Reaching the Arab world
CBC News Online | May 6, 2004
A quick look at some influential Arab media outlets:
Perhaps the best known in the West -- and the most controversial -- the satellite television network is headquartered in Qatar and funded by its government. It has been referred to as the CNN of the Arab world.
The network was founded in 1996 and was the idea of the emir - the absolute monarch of the tiny kingdom. He wanted to modernize his country and al-Jazeera was part of the plan. Its equipment and most of its journalists came from the BBC after it closed down its Arabic-language division. To get them to sign up, the emir had to make one simple promise: no government censorship.
Al-Jazeera was thrown out of Bahrain for covering anti-American demonstrations. Jordan gave it the boot for revealing that King Hussein, who died in 1999, had taken money from the CIA. Saudi Arabia not only kicked out al-Jazeera for doing critical stories on the royal family, it banned Saudi companies from advertising on the network.
"It's not just news coverage," says Rick MacInnes-Rae, host of CBC Radio's foreign affairs program Dispatches. "In fact, the public opinion shows are far more unusual and controversial, public opinion not being something encouraged in the Middle East. There is The Opposite Direction, the single most popular and controversial talk show in the Middle East today. It's something akin to CNN's Crossfire."
Launched in February 2003, this Dubai-based satellite-TV channel has also attracted a lot of attention. It is consistently ranked among the top pan-Arab stations by Middle East audiences. The United States regards it with the same suspicion as it does al-Jazeera.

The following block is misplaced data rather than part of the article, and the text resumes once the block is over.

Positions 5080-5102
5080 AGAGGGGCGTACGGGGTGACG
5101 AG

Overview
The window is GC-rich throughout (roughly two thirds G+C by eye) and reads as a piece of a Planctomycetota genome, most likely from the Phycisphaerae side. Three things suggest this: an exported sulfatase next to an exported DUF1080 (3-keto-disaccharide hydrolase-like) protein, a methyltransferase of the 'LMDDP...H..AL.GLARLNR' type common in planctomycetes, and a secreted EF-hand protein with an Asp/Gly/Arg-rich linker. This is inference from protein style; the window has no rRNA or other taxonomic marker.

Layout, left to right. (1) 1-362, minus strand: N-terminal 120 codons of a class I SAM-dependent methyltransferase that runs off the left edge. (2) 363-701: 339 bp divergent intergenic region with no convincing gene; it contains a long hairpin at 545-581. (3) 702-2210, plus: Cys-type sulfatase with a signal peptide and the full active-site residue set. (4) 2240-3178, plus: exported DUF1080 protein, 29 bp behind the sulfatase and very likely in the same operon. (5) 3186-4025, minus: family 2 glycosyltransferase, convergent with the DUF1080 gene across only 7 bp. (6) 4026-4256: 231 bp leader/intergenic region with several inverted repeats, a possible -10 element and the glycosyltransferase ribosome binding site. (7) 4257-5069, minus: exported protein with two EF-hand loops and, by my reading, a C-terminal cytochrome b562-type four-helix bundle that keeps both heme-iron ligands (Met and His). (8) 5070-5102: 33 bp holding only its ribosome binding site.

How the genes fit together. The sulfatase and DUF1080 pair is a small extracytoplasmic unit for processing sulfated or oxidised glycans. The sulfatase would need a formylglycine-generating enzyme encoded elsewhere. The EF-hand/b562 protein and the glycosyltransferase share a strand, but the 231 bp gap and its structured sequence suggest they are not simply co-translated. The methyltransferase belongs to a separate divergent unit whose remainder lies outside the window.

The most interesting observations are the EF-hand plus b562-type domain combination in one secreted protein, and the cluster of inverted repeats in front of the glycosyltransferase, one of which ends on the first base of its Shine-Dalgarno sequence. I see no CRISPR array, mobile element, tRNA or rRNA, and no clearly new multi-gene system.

In November 2003, the U.S.-installed governing council in Iraq banned the network's reporters from reporting from Iraq for "inciting murder." The network came under fire for airing an audiotape claiming to be the voice of Saddam Hussein, which called on Iraqis to revolt against the U.S. The governing council said it would reconsider the ban if the news operation writes a letter pledging to never "encourage terrorism."
Al-Arabiya rejected the allegation that its broadcast incited murder, and insisted its news coverage was "objective and precise."
Set up and paid for by the United States. The goal of this network is to counter what Washington sees as negative coverage of the Middle East by al-Jazeera and al-Arabiya.
The station offers a mix of international news, documentaries, and talk shows.
It was widely condemned by Arab commentators as a thinly disguised American plot to brainwash Arabs.
Other notable news outlets:
State television network, which is widely available in the Arabic-speaking world.
al-Watan (The Nation) newspaper
al-Sharq (The East) newspaper
The success of Qatar-based TV outlet al-Jazeera has brought attention to these two Qatar-based newspapers. Websites are in Arabic only.
London-based Arabic-language newspaper.
al-Ahram (The Pyramid)
Based in Cairo, al-Ahram is the oldest Arab daily paper in the world. It has been published since August 1876. The paper describes itself as a "forum for expressing the views and ideas of leading Arab intellectuals and opinion-makers, and through which they could convey the concerns and aspirations of the great Arab nation."
Also available as an English language weekly
English-language print media
The Cairo Times
A weekly magazine and one of the few human rights oriented publications in the region.
The Middle East Times
Another English-language weekly based in Egypt.
The Khaleej Times
English-language daily from the United Arab Emirates